Me, Me, Me or more importantly not Me

Due to recent bombardment of both placement, house moving, toddler parenting and essay writing my E-Portfolio has taken a back seat. I am here to rectify that, while also igniting debate on one of my favourite topics (mainly because it’s up for debate)… learning styles.

During my placement at a local Dundee school I was able to see children absorb aspects of subjects in varying ways, then all be “tested” in one general manner. That “test” may come in different forms dependent on subject but this, lets check to see if they understand assessment will happen regardless. It is how we see as teachers that we are doing our job right. So when it comes to teaching a child about that subject do we approach it in all of the supposed learning styles, Kinaesthetic, Auditory, Visual and Read/Write? I beg to say that it’s just not possible. There will be elements that allow factors to be more prominent but then every child’s certain style isn’t being met for all lessons or all assessments.

I think the disadvantage to approaching learning styles as a credible and prominent feature in the classroom is the uncertainty of knowing what each child’s “style” truly is. Just like a child will maybe one day embrace their inner Emo or even go down the route of fashion blogger extra-ordinaire, we are not to know or predict. That’s not to discredit the extensive research, I know myself that I retain information I say aloud and recite better at times than if I were to just read it. But that’s the crux, “at times”, my style is so inconsistent and varies that even I struggle to keep up with it.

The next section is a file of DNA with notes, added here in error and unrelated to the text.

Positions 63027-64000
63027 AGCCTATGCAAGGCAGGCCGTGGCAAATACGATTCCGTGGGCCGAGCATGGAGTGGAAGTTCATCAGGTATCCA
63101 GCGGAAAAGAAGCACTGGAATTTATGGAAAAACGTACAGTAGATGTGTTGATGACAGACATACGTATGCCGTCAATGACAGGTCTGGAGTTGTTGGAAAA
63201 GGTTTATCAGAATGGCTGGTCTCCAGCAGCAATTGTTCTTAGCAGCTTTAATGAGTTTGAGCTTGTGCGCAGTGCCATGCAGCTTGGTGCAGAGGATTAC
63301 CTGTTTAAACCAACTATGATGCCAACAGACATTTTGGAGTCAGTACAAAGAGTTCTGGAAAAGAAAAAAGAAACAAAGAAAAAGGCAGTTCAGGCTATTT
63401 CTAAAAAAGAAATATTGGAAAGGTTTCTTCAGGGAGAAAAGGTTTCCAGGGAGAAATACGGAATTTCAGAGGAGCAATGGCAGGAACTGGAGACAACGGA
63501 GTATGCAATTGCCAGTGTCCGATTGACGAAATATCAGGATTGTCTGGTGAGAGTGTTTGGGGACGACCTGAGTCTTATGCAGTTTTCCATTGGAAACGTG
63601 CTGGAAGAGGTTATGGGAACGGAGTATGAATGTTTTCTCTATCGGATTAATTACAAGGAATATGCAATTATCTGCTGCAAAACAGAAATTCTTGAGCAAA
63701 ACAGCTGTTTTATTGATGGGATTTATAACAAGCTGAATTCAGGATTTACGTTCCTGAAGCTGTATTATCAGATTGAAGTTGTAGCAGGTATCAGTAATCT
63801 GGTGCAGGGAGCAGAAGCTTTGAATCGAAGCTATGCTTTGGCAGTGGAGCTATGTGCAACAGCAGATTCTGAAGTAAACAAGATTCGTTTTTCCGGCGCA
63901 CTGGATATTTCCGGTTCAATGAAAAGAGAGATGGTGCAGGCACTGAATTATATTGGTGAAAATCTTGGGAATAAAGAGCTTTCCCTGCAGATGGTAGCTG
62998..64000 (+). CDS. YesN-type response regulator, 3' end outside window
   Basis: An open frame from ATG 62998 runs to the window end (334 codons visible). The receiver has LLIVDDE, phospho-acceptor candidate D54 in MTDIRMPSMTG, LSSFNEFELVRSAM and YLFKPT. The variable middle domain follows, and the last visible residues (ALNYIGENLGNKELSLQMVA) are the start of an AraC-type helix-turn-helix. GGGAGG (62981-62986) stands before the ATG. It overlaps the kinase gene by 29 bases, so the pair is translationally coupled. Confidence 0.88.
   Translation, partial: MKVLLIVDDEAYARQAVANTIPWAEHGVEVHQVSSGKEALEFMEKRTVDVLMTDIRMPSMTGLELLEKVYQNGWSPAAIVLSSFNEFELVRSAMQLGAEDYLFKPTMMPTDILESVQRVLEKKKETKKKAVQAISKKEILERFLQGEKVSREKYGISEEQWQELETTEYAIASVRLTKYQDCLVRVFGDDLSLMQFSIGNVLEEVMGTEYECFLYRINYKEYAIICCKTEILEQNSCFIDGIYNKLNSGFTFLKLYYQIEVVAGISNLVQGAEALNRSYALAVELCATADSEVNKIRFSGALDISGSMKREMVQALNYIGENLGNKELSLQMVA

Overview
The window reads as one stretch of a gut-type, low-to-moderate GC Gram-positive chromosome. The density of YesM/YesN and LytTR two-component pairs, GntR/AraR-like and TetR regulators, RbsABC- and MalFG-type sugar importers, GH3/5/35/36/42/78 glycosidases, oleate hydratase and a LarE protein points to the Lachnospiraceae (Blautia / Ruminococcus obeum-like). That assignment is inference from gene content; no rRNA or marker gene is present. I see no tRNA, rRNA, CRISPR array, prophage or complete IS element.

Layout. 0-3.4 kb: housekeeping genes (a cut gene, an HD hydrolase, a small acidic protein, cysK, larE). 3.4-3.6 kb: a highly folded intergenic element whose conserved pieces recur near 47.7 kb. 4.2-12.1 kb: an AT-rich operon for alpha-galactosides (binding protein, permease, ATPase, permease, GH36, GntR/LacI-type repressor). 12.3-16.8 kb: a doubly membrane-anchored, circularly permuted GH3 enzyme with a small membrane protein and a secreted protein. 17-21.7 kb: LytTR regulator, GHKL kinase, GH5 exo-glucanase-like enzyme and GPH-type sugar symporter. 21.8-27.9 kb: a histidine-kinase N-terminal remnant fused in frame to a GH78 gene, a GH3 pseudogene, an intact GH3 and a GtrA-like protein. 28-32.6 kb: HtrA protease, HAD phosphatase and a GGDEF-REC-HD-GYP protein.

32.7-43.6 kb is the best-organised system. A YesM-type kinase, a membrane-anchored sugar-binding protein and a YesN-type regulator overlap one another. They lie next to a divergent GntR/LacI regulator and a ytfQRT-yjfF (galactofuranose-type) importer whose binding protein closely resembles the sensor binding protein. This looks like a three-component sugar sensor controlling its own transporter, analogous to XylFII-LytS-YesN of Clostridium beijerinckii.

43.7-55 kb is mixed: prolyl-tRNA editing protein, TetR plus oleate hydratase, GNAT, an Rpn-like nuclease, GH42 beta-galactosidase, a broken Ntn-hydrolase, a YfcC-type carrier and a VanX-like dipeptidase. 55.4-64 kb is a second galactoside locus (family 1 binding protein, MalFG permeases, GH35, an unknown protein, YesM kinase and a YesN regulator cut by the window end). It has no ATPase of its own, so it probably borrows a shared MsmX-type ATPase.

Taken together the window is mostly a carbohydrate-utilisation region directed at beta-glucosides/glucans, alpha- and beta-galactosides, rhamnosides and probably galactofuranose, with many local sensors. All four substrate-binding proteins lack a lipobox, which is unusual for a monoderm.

I was taught in a very read/write way, with times tables and spellings being rote learned. What David McNamara states as an ability to learn regardless. “Despite what they are offered the vast majority of children learn to read”. The critical analysis needed to decipher an approach different to what comes naturally, in itself, is a skill that children should acquire, scientific literacy. There is no harm in allowing children the space and time to speak with their peers and learn how others have approached testing aspects of a subject. However, that should never come at a cost or at the possible confusion of another. The skill of being scientifically literate should enable the children to analyse and question the world, the learning, the teacher, their learning style.

The increasing use and impact of ICT in schools and at home throws the debate up for further analysis. Children are being catered to in a much more visual and auditory manner when they use iPads, computers, apps, Interactive White Boards even. The step from books and one teacher with only so much knowledge has leapt to having a room with upwards of one computer, an interactive white board and a teacher who can utilise the internet and all it’s knowledge. Does this mean we have more to help us or is it information overload and we then stretch our own knowledge so thinly? Allowing our knowledge to not meet prior neccessary depths because “google” can answer it.